Quite frankly providing quotes to customers is a pain in the arse – unfortunately it is a necessary evil.
Most customers have no concept of the amount of time it takes to schedule an appointment to meet them, drive to their place of residence, talk through their requirements, sit down after work and prepare a quote and get it to them. After all that, the vast majority of them never get back to you to let you know whether you ‘won’ it either way.
Above is a whatsapp picture we received from a good Flobot customer. As the estimator arrived on site the guy handed him this piece of paper. We all had a good laugh about it but this guy turned out arrogant, pretty rude and he’s not likely to buy from my client who isn’t a ‘discount’ kind of company – which probably isn’t a bad thing because I don’t think anyone will really want to work for him.
But what it goes to show is that this guy could probably be ‘qualified out’ before anyone had wasted a trip and 2 hours preparing a quote. This is really important because you can waste hours and days on people that are never going to buy and miss opportunities with those that will because you are too busy. It goes on all the time and a lot of tradespeople I know are ‘busy fools’, accepting the offer of a potential customer without asking even rudimentary questions. Then generally they visit, realize it is a waste of time because the customer has no budget and unrealistic expectations or they look like trouble so they don’t want to do the job or whatever.
But they promise to send a quote and be in touch and then – they never send the quote. So, the potential customer is now upset because often they have no idea that they are a bad customer with no money, then they slag the contractor off because he ‘couldn’t be bothered to send the quote’. They may continually chase for their quote and this just adds extra pressure and nuisance factor. And now everyone is unhappy.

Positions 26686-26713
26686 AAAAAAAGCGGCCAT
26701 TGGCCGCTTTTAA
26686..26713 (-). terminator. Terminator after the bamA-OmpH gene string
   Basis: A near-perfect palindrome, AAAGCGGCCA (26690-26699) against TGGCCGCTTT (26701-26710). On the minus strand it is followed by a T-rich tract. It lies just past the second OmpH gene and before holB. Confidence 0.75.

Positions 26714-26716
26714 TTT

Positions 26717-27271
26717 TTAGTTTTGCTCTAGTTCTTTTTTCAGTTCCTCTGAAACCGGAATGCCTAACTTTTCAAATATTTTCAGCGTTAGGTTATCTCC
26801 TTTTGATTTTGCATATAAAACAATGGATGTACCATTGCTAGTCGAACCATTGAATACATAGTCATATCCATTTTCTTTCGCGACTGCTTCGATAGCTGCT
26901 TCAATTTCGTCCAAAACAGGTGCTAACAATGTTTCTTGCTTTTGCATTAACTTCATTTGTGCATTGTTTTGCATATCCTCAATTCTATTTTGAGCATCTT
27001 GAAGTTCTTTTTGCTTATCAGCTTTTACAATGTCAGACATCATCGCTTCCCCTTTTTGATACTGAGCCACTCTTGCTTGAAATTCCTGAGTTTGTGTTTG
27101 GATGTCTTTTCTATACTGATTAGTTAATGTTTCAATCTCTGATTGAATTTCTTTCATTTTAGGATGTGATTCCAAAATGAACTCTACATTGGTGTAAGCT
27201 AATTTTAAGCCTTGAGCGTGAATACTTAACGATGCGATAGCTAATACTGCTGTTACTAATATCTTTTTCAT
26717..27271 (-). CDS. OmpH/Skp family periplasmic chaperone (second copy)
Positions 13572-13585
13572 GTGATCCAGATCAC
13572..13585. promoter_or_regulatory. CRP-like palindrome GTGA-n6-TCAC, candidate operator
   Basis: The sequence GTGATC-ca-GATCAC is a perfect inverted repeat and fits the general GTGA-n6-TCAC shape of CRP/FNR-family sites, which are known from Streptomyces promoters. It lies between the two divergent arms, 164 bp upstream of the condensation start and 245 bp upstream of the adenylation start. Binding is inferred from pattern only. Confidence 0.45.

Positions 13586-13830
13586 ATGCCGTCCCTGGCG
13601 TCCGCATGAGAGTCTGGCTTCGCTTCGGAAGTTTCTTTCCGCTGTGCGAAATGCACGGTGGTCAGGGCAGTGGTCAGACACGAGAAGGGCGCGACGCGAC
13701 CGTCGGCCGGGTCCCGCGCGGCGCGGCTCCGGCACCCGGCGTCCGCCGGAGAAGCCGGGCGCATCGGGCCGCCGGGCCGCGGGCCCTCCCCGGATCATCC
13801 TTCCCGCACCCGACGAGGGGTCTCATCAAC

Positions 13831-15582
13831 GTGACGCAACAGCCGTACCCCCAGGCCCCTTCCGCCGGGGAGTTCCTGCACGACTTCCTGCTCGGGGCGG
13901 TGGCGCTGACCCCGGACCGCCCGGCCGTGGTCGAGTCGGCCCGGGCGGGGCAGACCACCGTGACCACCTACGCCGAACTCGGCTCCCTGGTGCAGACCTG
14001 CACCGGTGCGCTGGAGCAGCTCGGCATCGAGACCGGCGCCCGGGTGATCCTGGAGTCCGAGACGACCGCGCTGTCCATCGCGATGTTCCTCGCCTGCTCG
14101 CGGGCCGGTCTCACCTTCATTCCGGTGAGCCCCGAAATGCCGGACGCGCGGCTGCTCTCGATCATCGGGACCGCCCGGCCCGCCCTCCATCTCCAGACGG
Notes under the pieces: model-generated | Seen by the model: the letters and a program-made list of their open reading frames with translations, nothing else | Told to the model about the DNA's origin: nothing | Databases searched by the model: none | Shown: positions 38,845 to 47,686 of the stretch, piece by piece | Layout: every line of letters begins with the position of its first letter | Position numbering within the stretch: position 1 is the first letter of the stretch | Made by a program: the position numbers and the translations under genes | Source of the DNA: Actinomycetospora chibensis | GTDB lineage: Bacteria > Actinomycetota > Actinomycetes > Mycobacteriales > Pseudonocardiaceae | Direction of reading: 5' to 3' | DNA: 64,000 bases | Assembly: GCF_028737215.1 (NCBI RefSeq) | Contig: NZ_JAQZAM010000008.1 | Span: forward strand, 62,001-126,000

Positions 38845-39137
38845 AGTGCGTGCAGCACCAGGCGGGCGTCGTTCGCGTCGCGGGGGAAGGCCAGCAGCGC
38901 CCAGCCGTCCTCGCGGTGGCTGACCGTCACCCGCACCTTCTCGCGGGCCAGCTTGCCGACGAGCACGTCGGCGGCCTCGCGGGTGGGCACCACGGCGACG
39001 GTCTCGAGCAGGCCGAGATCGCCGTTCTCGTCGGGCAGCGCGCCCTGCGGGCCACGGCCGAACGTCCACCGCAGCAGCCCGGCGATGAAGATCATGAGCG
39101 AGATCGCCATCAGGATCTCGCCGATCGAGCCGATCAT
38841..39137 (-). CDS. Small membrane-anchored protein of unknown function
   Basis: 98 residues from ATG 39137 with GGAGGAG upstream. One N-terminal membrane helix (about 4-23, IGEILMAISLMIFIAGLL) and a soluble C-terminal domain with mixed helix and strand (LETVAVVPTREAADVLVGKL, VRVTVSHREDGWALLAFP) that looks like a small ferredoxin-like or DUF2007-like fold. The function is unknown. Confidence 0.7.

Generally, I find that brutal honesty is the best policy. People may not like it but they respect it and that’s the last you’ll hear from them.
So, ask tough, direct questions and if you don’t like the answers be polite and tell them that this is not a job that you are suitable for, perhaps recommend they contact someone you know (and don’t like if they are a pain in the arse) and wish them good-luck with their project.
Those questions should be:
1) What is your budget for this project? (Like a belly button – everyone has one)
2) How many quotes do you need before you make a decision?
3) How many have you already had? (And what’s the best price if you can get it out of them)
3) When are you making that decision?
4) When do you want the project to begin?
You can soften these up a bit. You can say ‘I’m not trying to spend all your money but what is your budget for this project? It will help me determine what samples / brochures etc to bring with me.’ etc. or ‘I’m really busy at the moment, so what’s the best price you’ve had and I’ll tell you if it’s good value for money’.
If they are not for you, let them know. If you visit them and they are still not for you let them know straight away and don’t promise them a quote. Don’t end up on these forums!